Tuesday, March 23, 2010

(No.85) U.S. health care reform: how big is the victory?

The midnight vote on Sunday March 21 in the U.S. House of Representatives passed (219 to 212) the Democrats' health care bill. It has been greeted by many of its supporters as an "historic" victory, as the most important American social legislation since the medicare and civil rights legislation of the 1960s.

Is the passage of this bill really a fundamental change to the U.S. health care system, the sort about which I wondered in an article for the Toronto Star (" A puzzled Canadian ponders surreal U.S. health care debate", Sept.9/09)? The answer is yes -- and no.

The legislation, which goes back to the Senate for a reconciliation vote, represents a hard fought and much needed political victory for not only the majority Democrats in both houses of Congress but also for President Obama. Failure would have blighted the Democratic election prospects in Nov. this year (and may still cost them their majority in the House) and would certainly have dealt a body blow to the President's ability to get major legislation through Congress during the remainder of his term.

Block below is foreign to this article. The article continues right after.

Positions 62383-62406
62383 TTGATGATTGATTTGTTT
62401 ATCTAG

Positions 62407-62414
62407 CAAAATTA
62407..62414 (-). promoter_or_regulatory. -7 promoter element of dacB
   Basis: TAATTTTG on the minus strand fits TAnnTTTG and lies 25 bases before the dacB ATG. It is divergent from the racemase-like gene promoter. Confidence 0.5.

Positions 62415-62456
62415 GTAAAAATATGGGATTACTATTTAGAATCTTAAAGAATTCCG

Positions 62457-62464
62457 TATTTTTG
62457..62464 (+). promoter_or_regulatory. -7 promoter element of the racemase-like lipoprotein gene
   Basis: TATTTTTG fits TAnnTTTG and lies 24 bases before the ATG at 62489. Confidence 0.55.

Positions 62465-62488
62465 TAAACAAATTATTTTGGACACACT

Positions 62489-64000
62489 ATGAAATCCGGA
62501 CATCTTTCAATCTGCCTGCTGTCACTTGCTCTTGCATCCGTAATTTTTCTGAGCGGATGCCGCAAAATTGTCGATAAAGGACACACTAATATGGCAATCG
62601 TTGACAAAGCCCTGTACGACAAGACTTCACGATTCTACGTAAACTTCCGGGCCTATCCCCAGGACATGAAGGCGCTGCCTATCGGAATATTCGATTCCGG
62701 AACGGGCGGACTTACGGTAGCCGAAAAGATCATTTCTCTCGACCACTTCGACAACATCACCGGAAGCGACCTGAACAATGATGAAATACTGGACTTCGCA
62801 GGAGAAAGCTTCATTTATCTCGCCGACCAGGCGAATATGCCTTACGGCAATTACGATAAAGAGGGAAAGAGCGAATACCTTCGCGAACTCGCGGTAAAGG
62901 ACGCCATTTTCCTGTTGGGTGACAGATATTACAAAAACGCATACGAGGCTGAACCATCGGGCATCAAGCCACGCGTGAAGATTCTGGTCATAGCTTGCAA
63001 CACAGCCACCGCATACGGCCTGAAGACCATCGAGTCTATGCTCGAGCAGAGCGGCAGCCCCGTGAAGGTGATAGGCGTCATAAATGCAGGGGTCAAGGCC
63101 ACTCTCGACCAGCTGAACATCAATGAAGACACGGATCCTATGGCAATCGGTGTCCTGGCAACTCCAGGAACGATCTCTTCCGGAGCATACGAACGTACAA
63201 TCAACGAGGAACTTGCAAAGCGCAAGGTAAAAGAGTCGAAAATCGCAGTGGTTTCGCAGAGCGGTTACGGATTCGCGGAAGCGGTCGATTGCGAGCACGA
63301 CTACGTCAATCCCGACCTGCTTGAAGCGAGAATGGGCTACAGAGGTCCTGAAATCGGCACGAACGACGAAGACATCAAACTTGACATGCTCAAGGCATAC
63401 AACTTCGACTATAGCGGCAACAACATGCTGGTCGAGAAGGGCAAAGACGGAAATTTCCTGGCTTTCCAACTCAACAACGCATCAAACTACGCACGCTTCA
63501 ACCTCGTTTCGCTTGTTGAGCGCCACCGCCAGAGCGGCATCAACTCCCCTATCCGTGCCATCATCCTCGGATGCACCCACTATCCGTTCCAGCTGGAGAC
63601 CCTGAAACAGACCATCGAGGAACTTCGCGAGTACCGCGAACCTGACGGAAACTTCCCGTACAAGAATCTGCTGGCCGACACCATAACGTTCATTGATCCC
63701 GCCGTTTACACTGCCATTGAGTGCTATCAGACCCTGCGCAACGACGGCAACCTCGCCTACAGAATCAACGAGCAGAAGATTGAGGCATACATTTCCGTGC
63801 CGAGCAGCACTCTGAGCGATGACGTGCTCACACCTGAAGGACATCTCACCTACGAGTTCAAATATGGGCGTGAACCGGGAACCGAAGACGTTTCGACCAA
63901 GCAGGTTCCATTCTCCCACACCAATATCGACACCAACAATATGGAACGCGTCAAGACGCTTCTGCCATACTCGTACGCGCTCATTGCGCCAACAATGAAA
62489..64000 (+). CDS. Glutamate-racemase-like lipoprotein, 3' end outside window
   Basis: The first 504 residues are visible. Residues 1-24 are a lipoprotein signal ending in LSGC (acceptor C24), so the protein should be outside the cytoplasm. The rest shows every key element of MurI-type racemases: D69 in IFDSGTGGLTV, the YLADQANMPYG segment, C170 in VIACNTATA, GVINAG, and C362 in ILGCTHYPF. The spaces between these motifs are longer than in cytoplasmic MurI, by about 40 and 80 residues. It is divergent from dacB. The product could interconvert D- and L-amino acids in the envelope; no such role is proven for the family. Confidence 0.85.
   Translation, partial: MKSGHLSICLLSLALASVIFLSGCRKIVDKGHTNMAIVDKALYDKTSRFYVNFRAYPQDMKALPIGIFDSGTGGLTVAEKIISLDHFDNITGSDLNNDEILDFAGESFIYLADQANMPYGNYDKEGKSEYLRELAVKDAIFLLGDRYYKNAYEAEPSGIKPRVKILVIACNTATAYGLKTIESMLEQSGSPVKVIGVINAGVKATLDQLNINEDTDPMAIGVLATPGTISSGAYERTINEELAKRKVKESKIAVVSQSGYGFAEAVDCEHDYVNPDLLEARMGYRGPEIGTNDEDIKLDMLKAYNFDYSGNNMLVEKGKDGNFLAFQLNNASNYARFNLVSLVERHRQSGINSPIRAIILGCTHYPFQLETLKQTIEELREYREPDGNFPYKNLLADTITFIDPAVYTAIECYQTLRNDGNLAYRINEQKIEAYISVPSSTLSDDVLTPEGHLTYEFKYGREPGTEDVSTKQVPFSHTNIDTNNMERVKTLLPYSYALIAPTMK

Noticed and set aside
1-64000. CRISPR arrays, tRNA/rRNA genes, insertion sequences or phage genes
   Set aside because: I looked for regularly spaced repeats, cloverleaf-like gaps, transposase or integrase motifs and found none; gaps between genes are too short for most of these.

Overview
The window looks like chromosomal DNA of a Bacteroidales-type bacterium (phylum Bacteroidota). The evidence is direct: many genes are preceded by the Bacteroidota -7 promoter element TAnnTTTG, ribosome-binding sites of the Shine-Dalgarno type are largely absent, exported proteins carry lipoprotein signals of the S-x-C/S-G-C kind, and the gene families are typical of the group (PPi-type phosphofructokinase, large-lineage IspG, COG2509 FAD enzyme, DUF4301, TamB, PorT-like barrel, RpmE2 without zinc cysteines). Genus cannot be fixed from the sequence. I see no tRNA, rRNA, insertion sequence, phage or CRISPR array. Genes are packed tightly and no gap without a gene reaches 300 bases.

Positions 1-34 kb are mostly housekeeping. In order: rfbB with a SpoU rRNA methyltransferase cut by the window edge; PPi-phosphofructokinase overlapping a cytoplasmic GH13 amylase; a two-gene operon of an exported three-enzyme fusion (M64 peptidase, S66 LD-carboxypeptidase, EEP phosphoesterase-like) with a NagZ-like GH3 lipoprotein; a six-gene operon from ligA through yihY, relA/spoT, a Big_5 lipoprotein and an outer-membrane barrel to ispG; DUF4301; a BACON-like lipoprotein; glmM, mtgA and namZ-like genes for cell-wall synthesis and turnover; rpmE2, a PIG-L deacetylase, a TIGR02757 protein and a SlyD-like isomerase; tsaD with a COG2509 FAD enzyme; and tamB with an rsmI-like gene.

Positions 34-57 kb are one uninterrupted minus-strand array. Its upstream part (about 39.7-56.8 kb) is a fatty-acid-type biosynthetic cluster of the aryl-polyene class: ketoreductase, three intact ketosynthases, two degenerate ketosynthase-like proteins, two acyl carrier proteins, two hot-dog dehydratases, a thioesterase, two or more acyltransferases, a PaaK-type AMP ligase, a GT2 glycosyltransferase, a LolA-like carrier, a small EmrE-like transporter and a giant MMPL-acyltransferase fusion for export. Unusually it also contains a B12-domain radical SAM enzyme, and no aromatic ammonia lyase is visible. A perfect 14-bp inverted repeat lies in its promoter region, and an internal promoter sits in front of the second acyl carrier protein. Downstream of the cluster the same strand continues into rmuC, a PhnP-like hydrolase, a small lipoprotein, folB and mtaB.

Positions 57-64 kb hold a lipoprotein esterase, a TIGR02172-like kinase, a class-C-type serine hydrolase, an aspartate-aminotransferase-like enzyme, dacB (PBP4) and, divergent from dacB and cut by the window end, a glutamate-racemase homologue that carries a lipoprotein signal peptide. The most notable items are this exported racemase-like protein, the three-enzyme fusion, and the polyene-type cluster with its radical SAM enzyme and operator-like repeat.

As for 'historic' change to the very expensive U.S. health care system, one which it must be admitted serves the majority of Americans well but a substantial minority poorly. The biggest change brought in by the bill is to extend health insurance coverage within a few years through a system of subsidy and mandating to 31 million of the more than 45 million Americans who have no health insurance.